The trial of Theranos CEO Elizabeth Holmes officially begins next week — and there’s more at stake than the fate of a disgraced biotech entrepreneur, and a company that’s now become synonymous with fraud.
Indeed, there’s at least some element of Silicon Valley that’s also being put on trial, and at least a few entrepreneurs believe the fallout could outlast the trial headlines, particularly for female startup founders.
The tech sector’s mantra of “move fast and break things,” made famous by Facebook’s Mark Zuckerberg, will be on full display. And a culture that rewards risk-taking with staggering wealth — even as it glosses over spectacular failure — is also under the microscope, some say.
“There isn’t room for error when we’re talking about patients’ lives and the ‘act fast and break things’ mantra, while it may be successful in certain areas of tech, just simply doesn’t apply to medical science,” Heather Bowerman, CEO of medical company DotLab, told Yahoo Finance.
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Holmes’ foray into disruptive healthcare, which aimed to revolutionize blood testing, culminated in the implosion of her company. She’s now facing years in prison after Theranos was revealed to have burned through billions in funding, while misleading both patients and investors about the efficacy of its ambitious technology.
Holmes was charged with multiple counts of wire fraud and conspiracy to commit wire fraud in 2018. Each count carries up to 20 years in prison, $250,000 in fines, plus restitution. Holmes has pleaded not guilty.
While Zuckerberg has moved on from his signature mantra, Holmes’ rise and fall indicates that the healthcare startup industry should also drop the mantra, Bowerman insisted — and perhaps build on Theranos’ original vision, however flawed the execution was.
“We should build boards full of healthcare experts which Theranos did not do. We should be raising money on the backs of our scientific work,” the CEO said.
“So now that that is widely understood not just among health care venture capitalists but also generalist funds, that really is a silver lining,” Bowerman added.
Raising venture capital in Holmes’ ‘long shadow’
Several female biotechnology founders have argued that the scandal surrounding Holmes has made accessing venture capital funds more challenging. Bowerman said it’s made the already difficult task of starting up a company even more challenging.
“It makes it harder when the most visible female founder in our space is one who’s associated with fraud,” said Bowerman. She founded DotLab in 2016, a year after a scathing WSJ report exposed Elizabeth Holmes’ Theranos.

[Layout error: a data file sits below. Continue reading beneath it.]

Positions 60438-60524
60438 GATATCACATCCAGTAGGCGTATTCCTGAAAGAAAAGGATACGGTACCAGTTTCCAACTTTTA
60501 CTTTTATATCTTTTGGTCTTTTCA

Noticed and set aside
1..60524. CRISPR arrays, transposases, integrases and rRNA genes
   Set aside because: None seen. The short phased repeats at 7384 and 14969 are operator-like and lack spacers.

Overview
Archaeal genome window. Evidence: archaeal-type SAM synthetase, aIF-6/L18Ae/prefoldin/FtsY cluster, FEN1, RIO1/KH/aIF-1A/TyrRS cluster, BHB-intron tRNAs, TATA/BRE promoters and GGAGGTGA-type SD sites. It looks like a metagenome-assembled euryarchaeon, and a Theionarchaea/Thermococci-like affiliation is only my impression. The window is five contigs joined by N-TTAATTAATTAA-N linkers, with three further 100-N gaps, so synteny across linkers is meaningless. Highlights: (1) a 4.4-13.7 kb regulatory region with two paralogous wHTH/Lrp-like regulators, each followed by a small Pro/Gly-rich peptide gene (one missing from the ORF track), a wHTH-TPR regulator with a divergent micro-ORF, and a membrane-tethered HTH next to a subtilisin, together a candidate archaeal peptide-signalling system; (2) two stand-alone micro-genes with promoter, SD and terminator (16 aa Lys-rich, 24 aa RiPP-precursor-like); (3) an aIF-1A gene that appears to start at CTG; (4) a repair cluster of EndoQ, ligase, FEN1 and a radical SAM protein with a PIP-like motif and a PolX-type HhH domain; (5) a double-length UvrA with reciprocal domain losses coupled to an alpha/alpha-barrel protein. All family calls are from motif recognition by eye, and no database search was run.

“The scientific bar, the technological bar was raised because of the fraud that looks like it was carried out at Theranos,” she added.
Bowerman raised about $13 million for DotLab, a molecular diagnostic company which developed a blood test to diagnose endometriosis, a painful disease that affects 1 in 10 women of childbearing age. “We’re working on a disease that is so incredibly prevalent, yet understudied,” said Bowerman.
And the Holmes scandal “meant raising venture capital money later on our development timeline, particularly compared to diagnostics companies led by male founders,” Bowerman added.
Her firm eventually got the money it needed, “but it was when we had publications, a robust data package of our scientific work. It was much later that we were able to add the rocket fuel to our business because of this long shadow of Elizabeth Holmes,” she told Yahoo Finance.
Meanwhile, recent data suggests fewer female entrepreneurs are obtaining the funding they need. The share of VC funding going to women-led startups dropped from 2.8% in 2019 to 2.3% in 2020, according to one Harvard Business Review study.
“The reality is that women who could benefit from cutting edge treatments aren’t receiving them on the timelines that could otherwise be possible,” said Bowerman.
“That’s because often it’s the female-led companies that work on the technologies and services that could ultimately benefit women,” she added.